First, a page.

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Use of routinely collected health data in randomised clinical trials: comparison of trial-specific death data in the BOSS trial with NHS Digital data

Love, SB; Kilanowski, A; Yorke-Edwards, V; Old, O; Barr, H; Stokes, C; Kendall, C; (2021) Use of routinely collected health data in randomised clinical trials: comparison of trial-specific death data in the BOSS trial with NHS Digital data. Trials , 22 , Article 654. 10.1186/s13063-021-05613-x. Green open access

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Abstract

Background: A promising approach to reduce the increasing costs of clinical trials is the use of routinely collected health data as participant data. However, the quality of this data could limit its usability as trial participant data. Methods: The BOSS trial is a randomised controlled trial comparing regular endoscopies versus endoscopies at need in patients with Barrett’s oesophagus with primary endpoint death. Data on death and cancer collected every 2 years after randomisation (trial-specific data) were compared to data received annually (all patients on one date) from the routinely collected health data source National Health Service (NHS) Digital. We investigated completeness, agreement and timeliness and looked at the implications for the primary trial outcome. Completeness and agreement were assessed by evaluating the number of reported and missing cases and any disparities between reported dates. Timeliness was considered by graphing the year a death was first reported in the trial-specific data against that for NHS Digital data. Implications on the primary trial outcome, overall survival, of using one of the data sources alone were investigated using Kaplan-Meier graphs. To assess the utility of cause of death and cancer diagnoses, oesophageal cancer cases were compared. Results: NHS Digital datasets included more deaths and often reported them sooner than the trial-specific data. The number reported as being from oesophageal cancer was similar in both datasets. Due to time lag in reporting and missing cases, the event rate appeared higher using the NHS Digital data. Conclusion: NHS Digital death data is useful for calculating overall survival where trial-specific follow-up is only every 2 years from randomisation and the follow-up requires patient response. The cancer data was not a large enough sample to assess usability. We suggest that this assessment of registry data is done for more phase III RCTs and for more registry data to get a more complete picture of when RCHD would be useful in phase III RCT. Trial registration: ISRCTN54190466 (BOSS) 1 Oct 2009.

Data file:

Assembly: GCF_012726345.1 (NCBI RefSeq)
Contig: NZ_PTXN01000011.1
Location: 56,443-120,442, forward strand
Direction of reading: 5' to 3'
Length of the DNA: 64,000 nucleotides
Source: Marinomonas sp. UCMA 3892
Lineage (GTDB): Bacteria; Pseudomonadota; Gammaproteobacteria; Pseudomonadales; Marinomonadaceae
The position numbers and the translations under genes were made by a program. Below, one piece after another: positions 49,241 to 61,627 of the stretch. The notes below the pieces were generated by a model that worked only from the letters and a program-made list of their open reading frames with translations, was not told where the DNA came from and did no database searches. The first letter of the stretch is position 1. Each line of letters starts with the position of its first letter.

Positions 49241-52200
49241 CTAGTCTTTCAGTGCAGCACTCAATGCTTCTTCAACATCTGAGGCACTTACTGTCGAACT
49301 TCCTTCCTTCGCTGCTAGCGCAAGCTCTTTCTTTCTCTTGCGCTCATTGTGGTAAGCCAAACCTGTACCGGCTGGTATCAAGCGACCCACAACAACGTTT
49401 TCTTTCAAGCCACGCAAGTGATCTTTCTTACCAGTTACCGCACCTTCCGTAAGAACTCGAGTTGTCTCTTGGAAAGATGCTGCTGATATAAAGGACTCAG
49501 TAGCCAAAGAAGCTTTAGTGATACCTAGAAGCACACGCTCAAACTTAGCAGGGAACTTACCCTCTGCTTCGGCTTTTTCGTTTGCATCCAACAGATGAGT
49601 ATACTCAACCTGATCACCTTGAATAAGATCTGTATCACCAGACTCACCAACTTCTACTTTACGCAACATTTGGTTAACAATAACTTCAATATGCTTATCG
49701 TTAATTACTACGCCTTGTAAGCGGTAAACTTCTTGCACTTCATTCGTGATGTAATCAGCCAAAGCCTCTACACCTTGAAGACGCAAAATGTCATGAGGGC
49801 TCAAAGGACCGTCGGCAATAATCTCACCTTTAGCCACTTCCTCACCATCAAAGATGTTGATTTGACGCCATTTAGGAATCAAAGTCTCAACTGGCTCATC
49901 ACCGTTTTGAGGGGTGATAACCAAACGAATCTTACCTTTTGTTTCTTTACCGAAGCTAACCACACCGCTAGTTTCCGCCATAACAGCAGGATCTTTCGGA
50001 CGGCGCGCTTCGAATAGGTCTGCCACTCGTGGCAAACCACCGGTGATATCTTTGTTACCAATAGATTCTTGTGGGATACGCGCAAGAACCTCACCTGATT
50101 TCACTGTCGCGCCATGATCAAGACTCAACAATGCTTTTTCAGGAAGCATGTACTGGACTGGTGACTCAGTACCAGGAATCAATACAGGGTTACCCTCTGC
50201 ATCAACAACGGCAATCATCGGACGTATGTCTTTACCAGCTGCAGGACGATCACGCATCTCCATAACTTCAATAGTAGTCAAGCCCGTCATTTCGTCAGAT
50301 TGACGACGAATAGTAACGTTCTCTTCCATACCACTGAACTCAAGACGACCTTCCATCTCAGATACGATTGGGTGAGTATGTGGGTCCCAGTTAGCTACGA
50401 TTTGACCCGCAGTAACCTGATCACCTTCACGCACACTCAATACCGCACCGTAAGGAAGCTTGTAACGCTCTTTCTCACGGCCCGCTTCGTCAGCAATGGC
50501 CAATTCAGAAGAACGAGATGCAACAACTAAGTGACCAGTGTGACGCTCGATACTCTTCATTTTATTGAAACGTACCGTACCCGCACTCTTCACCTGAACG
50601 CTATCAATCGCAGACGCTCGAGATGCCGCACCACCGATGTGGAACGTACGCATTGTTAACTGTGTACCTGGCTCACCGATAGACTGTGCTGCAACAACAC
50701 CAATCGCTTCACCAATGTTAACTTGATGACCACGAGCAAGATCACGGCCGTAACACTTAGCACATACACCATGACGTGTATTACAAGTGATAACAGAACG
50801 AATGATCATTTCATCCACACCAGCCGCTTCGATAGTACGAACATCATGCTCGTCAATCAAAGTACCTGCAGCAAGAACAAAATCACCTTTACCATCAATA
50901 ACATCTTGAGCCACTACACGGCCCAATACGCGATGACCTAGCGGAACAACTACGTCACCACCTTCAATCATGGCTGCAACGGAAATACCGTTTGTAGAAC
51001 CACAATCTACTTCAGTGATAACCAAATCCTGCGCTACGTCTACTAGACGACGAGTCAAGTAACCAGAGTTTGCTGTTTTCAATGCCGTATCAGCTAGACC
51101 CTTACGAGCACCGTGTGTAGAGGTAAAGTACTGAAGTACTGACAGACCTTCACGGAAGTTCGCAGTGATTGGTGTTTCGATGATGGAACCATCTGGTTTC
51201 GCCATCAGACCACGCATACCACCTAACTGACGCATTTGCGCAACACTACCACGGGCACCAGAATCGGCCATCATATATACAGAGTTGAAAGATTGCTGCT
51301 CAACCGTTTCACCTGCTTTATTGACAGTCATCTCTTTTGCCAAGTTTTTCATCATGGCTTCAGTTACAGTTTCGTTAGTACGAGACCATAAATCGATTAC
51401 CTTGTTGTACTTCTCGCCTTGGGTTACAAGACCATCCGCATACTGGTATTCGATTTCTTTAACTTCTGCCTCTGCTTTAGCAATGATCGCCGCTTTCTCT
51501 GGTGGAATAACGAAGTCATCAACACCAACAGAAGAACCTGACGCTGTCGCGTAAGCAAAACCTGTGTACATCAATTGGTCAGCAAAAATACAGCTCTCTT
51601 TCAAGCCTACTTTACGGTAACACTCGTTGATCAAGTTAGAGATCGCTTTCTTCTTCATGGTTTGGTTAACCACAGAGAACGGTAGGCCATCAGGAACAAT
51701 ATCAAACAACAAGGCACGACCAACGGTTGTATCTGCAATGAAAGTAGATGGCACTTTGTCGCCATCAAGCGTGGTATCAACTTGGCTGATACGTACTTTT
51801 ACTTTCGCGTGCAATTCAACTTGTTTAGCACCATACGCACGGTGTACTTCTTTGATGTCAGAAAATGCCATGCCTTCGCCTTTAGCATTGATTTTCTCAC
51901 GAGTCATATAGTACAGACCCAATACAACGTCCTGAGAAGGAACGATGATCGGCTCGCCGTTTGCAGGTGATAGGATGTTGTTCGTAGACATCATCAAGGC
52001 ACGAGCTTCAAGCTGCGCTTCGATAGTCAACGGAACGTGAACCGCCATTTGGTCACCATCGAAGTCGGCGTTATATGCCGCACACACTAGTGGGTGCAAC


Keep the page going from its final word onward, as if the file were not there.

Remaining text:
Type: Article
Title: Use of routinely collected health data in randomised clinical trials: comparison of trial-specific death data in the BOSS trial with NHS Digital data
Open access status: An open access version is available from UCL Discovery
DOI: 10.1186/s13063-021-05613-x
Publisher version: https://doi.org/10.1186/s13063-021-05613-x
Language: English
Additional information: Open Access This article is licensed under a Creative Commons Attribution 4.0 International License, which permits use, sharing, adaptation, distribution and reproduction in any medium or format, as long as you give appropriate credit to the original author(s) and the source, provide a link to the Creative Commons licence, and indicate if changes were made. The images or other third party material in this article are included in the article's Creative Commons licence, unless indicated otherwise in a credit line to the material. If material is not included in the article's Creative Commons licence and your intended use is not permitted by statutory regulation or exceeds the permitted use, you will need to obtain permission directly from the copyright holder. To view a copy of this licence, visit http://creativecommons.org/licenses/by/4.0/. The Creative Commons Public Domain Dedication waiver (http://creativecommons.org/publicdomain/zero/1.0/) applies to the data made available in this article, unless otherwise stated in a credit line to the data.
Keywords: Routinely collected health data, NHS Digital, Phase III RCT
UCL classification: UCL
UCL > Provost and Vice Provost Offices > School of Life and Medical Sciences
UCL > Provost and Vice Provost Offices > School of Life and Medical Sciences > Faculty of Population Health Sciences > Inst of Clinical Trials and Methodology
UCL > Provost and Vice Provost Offices > School of Life and Medical Sciences > Faculty of Population Health Sciences > Inst of Clinical Trials and Methodology > MRC Clinical Trials Unit at UCL
URI: https://discovery.ucl.ac.uk/id/eprint/10135246
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